Many racers overlook what happens inside a combustion engine. For the most part, people understand that fuel and air are mixed, which causes a mini ‘explosion’ that is then, in turn, used to power the wheels. But what is “the squish” in engines, and why is it important?
The squish in an engine refers to the air that becomes trapped when a piston is in motion. The squish zone refers to the 1 mm gap where the piston stops. This is where the air is pushed out at a high rate, causing turbulence in the combustion chamber.
It is important to know how this works, as it can affect the performance of your engine. It is critical that you know how to measure and adjust the squish in your engine if you want to get the most out of it, and below we’ll give you some tips to do just that.
What Is The Squish?
Not all engines are built with the squish effect in mind. You will mostly find the squish effect in side valve, overhead valve and overhead camshaft engines. Overhead valve engines can be found in GM SUV and pickup truck models. However, they have also been used in performance vehicles such as the Chevrolet Corvette and the Dodge Challenger.
Overhead camshaft engines are also quite common as they can provide a car with more power and more speed. These engines can be found in vehicles such as the Ford Mustang, Alfa Romeos, and many other modern cars.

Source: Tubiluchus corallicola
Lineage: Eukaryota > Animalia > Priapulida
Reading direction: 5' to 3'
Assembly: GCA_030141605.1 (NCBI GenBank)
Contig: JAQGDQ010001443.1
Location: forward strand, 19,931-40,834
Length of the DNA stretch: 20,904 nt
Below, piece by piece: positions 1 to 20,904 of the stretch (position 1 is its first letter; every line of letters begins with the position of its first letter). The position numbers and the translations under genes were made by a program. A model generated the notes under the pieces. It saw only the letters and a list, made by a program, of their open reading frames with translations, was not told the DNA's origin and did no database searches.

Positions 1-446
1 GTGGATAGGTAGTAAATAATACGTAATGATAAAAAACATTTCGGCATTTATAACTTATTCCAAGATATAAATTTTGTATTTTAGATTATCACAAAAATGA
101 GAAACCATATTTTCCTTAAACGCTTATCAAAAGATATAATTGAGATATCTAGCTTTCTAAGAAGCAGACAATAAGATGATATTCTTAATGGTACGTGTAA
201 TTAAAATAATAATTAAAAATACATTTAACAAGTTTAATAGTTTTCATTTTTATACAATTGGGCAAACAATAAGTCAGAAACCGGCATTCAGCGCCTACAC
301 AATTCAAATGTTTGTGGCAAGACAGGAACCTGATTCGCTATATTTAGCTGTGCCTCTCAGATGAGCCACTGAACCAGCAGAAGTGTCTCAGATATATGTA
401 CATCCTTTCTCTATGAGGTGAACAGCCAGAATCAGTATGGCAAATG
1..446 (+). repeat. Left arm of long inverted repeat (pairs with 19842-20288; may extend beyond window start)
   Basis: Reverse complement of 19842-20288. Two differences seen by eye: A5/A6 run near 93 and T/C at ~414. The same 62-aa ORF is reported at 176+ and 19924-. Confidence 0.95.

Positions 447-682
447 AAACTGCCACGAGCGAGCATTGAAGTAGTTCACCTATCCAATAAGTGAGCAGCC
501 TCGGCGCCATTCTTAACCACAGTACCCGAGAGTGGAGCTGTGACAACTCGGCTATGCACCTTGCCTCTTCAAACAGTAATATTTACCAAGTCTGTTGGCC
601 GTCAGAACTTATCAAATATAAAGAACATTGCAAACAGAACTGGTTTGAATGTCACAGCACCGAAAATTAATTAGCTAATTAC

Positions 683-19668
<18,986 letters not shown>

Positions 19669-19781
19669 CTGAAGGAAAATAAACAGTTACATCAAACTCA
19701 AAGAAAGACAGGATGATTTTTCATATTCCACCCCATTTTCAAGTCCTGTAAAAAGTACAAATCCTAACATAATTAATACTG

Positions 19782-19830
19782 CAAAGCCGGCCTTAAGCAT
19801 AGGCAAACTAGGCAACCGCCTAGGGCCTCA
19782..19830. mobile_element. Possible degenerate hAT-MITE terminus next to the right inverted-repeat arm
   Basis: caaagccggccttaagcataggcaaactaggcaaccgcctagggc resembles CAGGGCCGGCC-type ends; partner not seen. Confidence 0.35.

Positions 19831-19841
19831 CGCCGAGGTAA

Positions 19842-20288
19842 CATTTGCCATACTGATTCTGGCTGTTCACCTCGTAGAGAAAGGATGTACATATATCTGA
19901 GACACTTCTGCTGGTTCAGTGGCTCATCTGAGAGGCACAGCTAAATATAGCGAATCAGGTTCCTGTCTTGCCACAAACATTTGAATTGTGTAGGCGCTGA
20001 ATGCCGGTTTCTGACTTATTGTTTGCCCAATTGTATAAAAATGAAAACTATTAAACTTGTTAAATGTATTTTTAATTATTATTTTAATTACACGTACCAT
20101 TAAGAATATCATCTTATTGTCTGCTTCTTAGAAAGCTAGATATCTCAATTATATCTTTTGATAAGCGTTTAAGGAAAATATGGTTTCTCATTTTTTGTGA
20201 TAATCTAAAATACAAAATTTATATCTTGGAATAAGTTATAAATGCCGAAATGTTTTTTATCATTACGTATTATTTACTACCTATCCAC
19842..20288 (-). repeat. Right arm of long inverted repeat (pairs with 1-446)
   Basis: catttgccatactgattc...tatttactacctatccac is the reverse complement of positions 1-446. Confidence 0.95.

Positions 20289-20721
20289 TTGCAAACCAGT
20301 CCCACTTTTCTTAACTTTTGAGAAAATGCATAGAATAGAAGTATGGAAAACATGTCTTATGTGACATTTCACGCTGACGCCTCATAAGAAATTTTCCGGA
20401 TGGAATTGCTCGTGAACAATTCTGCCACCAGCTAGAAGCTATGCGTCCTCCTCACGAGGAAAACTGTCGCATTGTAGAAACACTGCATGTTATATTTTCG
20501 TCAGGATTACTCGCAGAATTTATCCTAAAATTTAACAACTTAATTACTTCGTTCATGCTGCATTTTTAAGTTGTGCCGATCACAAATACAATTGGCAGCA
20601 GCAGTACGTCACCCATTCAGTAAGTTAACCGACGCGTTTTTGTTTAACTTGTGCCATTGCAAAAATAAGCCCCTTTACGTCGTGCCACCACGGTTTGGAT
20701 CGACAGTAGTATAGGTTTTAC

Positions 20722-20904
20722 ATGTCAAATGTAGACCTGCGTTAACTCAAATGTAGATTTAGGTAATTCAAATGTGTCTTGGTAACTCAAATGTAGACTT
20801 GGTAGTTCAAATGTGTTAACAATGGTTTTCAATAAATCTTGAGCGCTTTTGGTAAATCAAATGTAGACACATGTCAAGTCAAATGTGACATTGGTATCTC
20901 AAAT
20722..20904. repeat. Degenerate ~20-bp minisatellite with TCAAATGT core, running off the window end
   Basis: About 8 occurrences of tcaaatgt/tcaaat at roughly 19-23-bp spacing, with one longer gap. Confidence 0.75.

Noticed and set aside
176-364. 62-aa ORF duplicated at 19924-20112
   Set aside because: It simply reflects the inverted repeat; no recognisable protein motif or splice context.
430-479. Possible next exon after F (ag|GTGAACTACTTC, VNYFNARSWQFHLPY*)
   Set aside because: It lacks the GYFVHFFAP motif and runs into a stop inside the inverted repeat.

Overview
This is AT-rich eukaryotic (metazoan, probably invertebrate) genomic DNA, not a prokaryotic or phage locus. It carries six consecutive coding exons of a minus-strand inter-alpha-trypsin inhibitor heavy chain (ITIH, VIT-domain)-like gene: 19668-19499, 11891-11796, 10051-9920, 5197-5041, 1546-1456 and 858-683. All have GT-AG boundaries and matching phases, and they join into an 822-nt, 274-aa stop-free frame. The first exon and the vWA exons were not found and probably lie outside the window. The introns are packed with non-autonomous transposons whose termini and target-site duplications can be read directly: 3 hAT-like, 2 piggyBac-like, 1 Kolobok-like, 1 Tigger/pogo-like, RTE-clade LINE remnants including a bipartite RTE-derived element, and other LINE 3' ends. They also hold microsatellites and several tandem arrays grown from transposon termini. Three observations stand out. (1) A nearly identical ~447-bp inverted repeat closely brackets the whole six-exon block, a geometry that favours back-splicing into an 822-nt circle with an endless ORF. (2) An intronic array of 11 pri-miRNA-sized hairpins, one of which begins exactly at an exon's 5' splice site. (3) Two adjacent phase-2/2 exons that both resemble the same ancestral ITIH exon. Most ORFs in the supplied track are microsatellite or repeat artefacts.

Position Of The Pistons
Engines have something called a Top Dead Center, and a Bottom Dead Center. This is essentially just the position of the piston. In other words, Top Dead Center means that the piston is at the top of its stroke, and vice vera.
When the piston reaches Top Dead Center, the piston crown comes extremely close to the piston head. Normally there is a gap of 1 mm or even less between the piston crown and the piston head. When this happens, the gasses (an air and fuel mixture) become trapped, and ‘squished’ inside this small gap.
An Essential Process
Needing somewhere to escape to, the gasses are suddenly released into the combustion chamber. This creates turbulence which then causes a more thorough mixing between the air and the fuel. This is even better for the combustion process and more power can be extracted from the engine.
Engine squish can be found in many different types of internal combustion engines, including 2-stroke and 4-stroke engines. Engine squish also happens with different fuel types, including diesel and petrol.
Why Is It Important?
The squish is crucial for engine performance and reliability. Having the right amount of squish means that the engine is capable of using all of its power while running as smoothly as possible. It’s therefore very important to set it to the correct amount.
Lower squish means that the piston crown comes closer to the piston head. This means there will be more turbulence since the gasses are put under more pressure and they will be squished out more violently.
The opposite is also true, and higher squish means that the piston crown stops its motion further away from the piston head. This means that there is more space for the gasses that are trapped, and a less violent squish will happen, resulting in less turbulence.
Lower Squish Is Better
In other words, the lower the squish, the more turbulent the air is that is released into the combustion chamber. Higher air turbulence is equal to higher performance from the engine because the fuel and air are better mixed and there is overall better combustion.